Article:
This is the noon hot class, after all. 100-something degrees. Not Bikram, but still very sweaty. I prefer this kind. I like leaving drenched in sweat, wiping salt water and feelings from the surface of my skin.
Unroll the mat. Unroll the Yogitoes. Put the water bottle down. Grab a block. Grab a foam roller. Lay on my mat, old and familiar. Think about how much I hope my back pops at least in one or two places in the next hour or so.
Run the foam roller from neck to calves, decide I want to stretch instead.
Stretch. Supine twist. No pops, just pulls.
Other side. Switch again. Think about meditating. Search for mantras I used to know, but can’t remember.
Remember that I always associated a campfire with one particular mantra, because it meant something along the lines of “I release,” or “I offer it up.” Google it later and realize the word I was looking for was svaha. Or Amen.
Find more memories.
Loka samastha sukhino bhavantu.
Om namah shivaya.
Talk myself out of holding any expectations for this class. It’s been over a year since I’ve been on this mat, in this corner, in this studio, in this space. And yet, it was yesterday.
Let go of what feelings I might have, what postures might be difficult, what struggles I may face.
Let go of the sounds and presence of other people entering the room. Welcome people into the space near me (rather than hoping they give me space, give me distance, don’t pop my yoga bubble). Let go of who or what I expect the teacher to be, how I expect her to guide.
Let go, basically of everything but my breath and my commitment to follow instructions.
Lights dim. Music changes. Teacher greets.
And we begin.
– – – –
Somewhere in all of that, and in the hour that followed, I felt like I snapped out of something. Or, maybe I snapped back into something.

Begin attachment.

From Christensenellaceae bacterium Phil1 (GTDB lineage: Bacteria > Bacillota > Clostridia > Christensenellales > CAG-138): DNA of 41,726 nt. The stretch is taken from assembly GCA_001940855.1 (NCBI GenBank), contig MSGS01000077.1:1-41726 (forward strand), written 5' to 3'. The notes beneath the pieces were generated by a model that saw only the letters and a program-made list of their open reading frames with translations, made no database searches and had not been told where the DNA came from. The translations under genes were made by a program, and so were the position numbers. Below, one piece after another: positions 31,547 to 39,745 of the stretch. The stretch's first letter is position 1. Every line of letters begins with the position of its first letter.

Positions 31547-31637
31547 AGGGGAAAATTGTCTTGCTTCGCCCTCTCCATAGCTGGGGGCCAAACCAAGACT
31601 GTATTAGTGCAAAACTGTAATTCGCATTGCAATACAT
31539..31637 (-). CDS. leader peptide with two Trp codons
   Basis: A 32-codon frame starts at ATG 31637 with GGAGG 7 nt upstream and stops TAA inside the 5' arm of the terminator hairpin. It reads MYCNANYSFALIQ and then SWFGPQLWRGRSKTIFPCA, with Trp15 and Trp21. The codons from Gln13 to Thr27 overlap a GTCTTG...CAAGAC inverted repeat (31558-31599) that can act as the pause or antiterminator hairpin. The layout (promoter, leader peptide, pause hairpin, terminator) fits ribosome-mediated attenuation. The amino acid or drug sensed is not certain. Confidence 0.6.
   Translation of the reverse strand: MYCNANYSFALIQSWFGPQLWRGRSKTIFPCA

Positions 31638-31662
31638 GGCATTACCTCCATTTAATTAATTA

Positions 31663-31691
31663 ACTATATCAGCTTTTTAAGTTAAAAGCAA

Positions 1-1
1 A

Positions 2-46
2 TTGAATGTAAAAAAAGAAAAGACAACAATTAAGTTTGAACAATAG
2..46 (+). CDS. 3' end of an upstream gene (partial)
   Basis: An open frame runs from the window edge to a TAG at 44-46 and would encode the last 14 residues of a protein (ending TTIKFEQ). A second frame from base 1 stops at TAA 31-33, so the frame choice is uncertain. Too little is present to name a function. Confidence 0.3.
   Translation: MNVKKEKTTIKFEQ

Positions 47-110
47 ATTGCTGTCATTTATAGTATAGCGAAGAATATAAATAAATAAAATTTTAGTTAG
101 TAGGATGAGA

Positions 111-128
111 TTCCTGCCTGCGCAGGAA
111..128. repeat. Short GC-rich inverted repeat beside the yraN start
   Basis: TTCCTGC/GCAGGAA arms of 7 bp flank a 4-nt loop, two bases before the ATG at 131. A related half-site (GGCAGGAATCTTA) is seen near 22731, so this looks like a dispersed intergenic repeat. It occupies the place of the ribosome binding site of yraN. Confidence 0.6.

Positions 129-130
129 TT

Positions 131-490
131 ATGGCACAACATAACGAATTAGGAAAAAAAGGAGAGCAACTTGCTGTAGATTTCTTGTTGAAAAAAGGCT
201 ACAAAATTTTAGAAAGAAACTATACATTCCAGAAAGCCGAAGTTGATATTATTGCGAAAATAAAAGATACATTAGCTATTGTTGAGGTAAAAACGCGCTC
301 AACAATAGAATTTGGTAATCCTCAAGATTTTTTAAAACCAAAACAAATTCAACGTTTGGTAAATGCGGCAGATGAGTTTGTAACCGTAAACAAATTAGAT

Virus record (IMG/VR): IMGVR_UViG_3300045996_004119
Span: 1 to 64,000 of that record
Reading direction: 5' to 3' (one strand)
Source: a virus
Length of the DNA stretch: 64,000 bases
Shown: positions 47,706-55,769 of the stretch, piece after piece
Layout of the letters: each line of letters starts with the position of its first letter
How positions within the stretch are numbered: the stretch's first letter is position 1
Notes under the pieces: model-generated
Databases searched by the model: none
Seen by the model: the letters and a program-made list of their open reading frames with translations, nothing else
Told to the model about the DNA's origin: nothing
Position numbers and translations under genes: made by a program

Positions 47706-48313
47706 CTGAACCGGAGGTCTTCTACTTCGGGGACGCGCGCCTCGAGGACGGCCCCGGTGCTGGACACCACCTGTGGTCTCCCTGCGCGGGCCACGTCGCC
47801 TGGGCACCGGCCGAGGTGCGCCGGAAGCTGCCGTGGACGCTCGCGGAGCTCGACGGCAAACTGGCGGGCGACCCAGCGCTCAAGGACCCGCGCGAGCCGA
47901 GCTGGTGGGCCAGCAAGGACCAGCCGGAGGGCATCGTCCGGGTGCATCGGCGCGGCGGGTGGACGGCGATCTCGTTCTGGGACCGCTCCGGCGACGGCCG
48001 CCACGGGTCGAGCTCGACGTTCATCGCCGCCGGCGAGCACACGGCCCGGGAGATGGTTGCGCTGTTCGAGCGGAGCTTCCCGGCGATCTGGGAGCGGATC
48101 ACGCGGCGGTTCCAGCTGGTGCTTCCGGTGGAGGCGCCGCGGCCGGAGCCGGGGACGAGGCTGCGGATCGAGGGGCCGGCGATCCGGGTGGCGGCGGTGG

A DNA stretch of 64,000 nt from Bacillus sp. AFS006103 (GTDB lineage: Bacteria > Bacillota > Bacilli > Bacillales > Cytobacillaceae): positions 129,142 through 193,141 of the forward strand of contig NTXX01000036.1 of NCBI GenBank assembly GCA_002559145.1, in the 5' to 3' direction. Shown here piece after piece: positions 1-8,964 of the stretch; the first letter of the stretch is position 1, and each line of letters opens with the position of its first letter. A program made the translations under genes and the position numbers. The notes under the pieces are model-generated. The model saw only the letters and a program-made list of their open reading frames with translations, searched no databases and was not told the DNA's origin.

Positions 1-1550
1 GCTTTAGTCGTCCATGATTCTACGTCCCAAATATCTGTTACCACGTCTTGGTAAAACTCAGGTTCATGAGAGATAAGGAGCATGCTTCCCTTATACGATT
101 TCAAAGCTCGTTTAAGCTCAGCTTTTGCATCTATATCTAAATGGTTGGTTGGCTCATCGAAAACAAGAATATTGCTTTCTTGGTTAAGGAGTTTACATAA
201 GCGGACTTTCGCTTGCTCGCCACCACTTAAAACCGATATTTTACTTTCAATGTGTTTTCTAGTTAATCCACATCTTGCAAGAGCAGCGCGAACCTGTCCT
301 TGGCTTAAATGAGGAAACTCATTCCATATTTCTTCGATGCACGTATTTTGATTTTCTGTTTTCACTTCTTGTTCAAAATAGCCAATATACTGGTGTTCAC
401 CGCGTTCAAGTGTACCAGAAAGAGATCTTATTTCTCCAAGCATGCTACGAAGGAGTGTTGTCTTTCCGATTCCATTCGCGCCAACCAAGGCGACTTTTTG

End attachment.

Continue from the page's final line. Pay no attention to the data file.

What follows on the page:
Yeah, like something clicked into place.
Something that had been misplaced or buried for awhile.
I remembered what it felt like to lay, twist, sit, stand, reach, stretch, open, and curl in these classes. I remember what postures evoked feelings, and I remembered where I was at various points in my life in different postures.
The last time I’d done yoga, I was working through a lot of things that involved my relationships to other people.
Healing. Accepting. Repair. Relation.
Today, any introspection I was doing, any yoga nuggets of wisdom I was absorbing were towards myself. Progress? Maybe. Different? Absolutely.
Today, something clicked back into place. It felt like I came home, like I stepped back into myself again. The next hour was, for all intents and purposes, exactly what I expected, for having zero expectations.
Some parts felt amazing, open, long, lean, stretched. Some parts were uncomfortable. I do not have the balance I once had (oh, the yoga:life metaphors!). My hamstrings are tight as fuck. Because of that, I skipped entire vinyasas in favor of hanging out in down dog a little longer.